For several days, Mitt Romney has claimed that campaign finance laws forbid him from saying or doing anything about anti-Gingrich ads run by the pro-Romney super PAC Restore Our Future. Now, in response to continuing questions over the PAC's ads, Romney says he could say something about them -- but he won't.
"I'm sure I could go out and say, 'Hey, please don't do anything negative,'" Romney said Wednesday morning on Fox News. "But you know, this is politics."
Twenty-four hours earlier, asked during an interview on MSNBC whether he would "just tell [the super PAC] to stop the attacks against Newt Gingrich," Romney said he was powerless to intervene. "It's illegal, as you probably know," Romney said. "Super PACs have to be entirely separate from a campaign and a candidate. I'm not allowed to communicate with a super PAC in any way, shape or form."
Romney added that "if we coordinate in any way whatsoever, we go to the big house."
Last night, former Federal Election Commission chairman Trevor Potter disputed Romney's position. "Nothing prevents [Romney] from simply saying he doesn't want the ads run or from criticizing the super PAC for doing it," said Trevor Potter, now a lawyer and advocate of campaign finance reform in Washington. "Romney is correct that candidates are prohibited from coordinating the content or targeting of advertising with these outside groups. But that is a very narrow prohibition. The only prohibition is the candidate cannot coordinate with the super PAC on what they put in the ads or where they run them. He can certainly call on them to stop the ads, and that would not constitute illegal coordination."
On Wednesday morning, Romney had a different position. "There are limits as to what you can tell a PAC," he told Fox. "Obviously, there are these coordination rules, you're not allowed to coordinate, but I'm sure I could go out and say, 'Hey please don't do anything negative.' But you know, this is politics, and if you can't stand the heat in this little kitchen, wait until the Obama's Hell's Kitchen turns up the heat. Look, this is a time when we have to be able to stand up, defend ourselves. I've done the hard work of raising money for ads, and the speaker came after me pretty aggressively in his attacks. We're going to respond, and we've got an ad campaign in my campaign that's positive, but this super PAC that's been organized, it has to do what it does on an un-coordinated basis."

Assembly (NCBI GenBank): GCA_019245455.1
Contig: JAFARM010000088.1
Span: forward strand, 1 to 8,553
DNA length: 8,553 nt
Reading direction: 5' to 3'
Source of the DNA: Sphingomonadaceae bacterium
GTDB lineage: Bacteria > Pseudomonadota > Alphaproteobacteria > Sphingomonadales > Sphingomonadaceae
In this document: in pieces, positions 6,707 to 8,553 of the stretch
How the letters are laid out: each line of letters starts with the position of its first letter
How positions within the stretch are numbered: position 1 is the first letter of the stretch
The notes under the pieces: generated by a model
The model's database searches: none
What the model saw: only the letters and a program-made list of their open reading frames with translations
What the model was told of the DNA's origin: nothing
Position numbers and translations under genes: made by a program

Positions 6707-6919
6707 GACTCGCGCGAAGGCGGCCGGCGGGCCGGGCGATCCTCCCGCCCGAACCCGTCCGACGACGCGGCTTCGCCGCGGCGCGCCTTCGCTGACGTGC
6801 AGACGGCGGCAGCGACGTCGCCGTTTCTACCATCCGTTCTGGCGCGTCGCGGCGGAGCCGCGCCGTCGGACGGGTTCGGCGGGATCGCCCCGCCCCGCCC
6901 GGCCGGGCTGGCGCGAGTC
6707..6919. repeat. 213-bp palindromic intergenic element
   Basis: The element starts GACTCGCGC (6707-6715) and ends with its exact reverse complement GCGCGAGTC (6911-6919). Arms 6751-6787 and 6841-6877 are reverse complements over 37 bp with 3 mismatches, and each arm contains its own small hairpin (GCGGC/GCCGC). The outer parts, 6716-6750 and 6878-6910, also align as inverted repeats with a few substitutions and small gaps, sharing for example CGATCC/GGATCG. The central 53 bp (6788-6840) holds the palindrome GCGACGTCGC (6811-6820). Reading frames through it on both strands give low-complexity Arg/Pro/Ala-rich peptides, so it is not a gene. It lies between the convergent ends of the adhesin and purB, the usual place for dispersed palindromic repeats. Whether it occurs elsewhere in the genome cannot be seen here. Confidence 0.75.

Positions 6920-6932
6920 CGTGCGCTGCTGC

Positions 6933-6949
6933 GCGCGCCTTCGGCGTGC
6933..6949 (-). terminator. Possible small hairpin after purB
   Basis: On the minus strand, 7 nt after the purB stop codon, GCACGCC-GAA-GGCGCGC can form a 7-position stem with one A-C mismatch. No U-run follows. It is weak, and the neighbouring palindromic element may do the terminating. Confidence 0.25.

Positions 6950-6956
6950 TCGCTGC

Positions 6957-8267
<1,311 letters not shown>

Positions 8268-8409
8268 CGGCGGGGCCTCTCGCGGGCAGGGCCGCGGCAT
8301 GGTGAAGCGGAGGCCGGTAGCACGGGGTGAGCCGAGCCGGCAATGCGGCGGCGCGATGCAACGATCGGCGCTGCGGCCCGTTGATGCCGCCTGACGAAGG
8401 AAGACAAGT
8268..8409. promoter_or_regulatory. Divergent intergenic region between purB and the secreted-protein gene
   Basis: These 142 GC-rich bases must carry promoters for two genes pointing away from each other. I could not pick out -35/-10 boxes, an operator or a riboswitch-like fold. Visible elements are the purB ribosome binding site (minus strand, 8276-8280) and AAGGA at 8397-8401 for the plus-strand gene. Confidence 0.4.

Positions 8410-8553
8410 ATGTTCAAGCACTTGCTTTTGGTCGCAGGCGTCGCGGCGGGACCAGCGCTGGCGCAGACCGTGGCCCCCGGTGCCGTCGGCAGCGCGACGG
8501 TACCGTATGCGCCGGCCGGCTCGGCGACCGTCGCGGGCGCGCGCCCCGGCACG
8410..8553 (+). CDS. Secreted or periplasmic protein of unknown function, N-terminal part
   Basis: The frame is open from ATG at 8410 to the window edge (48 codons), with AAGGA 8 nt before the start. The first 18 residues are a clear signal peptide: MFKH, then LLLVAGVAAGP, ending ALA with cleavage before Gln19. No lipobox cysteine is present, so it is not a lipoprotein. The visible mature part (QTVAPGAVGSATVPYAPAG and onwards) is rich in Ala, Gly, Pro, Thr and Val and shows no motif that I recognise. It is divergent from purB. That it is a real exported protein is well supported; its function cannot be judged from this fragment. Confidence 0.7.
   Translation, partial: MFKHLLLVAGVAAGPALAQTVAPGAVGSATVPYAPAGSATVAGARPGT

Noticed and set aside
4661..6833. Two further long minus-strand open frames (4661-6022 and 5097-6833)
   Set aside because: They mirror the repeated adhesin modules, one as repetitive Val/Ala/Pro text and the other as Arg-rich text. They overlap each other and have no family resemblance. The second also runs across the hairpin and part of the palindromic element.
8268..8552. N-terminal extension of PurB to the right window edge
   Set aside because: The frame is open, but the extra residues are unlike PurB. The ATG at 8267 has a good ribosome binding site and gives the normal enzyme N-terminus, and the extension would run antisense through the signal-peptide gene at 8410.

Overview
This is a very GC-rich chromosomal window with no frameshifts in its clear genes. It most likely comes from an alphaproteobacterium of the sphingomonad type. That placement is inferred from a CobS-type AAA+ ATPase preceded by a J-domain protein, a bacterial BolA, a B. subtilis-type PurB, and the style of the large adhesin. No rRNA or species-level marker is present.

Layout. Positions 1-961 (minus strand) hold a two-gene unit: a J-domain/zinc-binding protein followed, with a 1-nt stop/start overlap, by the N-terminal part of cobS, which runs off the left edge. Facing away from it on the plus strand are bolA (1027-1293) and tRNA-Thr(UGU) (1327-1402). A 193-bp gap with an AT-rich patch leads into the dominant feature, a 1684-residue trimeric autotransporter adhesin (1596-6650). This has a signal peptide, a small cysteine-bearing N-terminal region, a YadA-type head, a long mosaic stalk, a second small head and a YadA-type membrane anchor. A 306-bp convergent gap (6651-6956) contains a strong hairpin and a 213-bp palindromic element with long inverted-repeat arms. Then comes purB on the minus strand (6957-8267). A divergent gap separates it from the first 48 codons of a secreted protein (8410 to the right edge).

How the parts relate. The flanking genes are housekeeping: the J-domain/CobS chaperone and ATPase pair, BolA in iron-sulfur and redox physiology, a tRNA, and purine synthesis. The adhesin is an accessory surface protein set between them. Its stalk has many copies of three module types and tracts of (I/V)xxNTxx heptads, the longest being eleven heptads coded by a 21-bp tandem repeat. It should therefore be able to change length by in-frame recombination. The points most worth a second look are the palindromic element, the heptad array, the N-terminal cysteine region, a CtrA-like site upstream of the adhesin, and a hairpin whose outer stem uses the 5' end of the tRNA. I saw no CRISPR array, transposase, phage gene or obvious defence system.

There is nothing wrong with Romney's position. This is indeed politics, and politics is rough, and the Republican candidate is sure to face a barrage of negative advertising from Barack Obama. All that is true. But Romney has gone from claiming his hands were tied and he was forbidden by law from saying anything about the super PAC to conceding that he could call on it to end the negative ads against Gingrich, but that he has no interest in doing so. Why not just say that in the first place?
UPDATE: The Romney campaign, which Tuesday night declined comment on the coordination question, sent this regarding Gov. Romney's statement Wednesday morning:
Mitt Romney and his campaign are prohibited from issuing any requests or suggestions to a Super PAC regarding communications by the Super PAC. Coordination is crime punishable with criminal sanctions under current election law. As Gov. Romney said, asking, 'Hey, please don't do anything negative,’ in and of itself isn't 'absolutely' illegal but, given the law, our attorneys have advised that the candidate and campaign not issue any condemnations or praise of any Super PAC communications by Restore Our Future at this time. If Mitt Romney made any public comment about a Restore Our Future ad, it could be considered a request or suggestion about that particular ad. And, once a campaign comments about one Super PAC ad, silence about the next Super PAC ad could also be perceived as a request or suggestion. His comments are consistent with this position.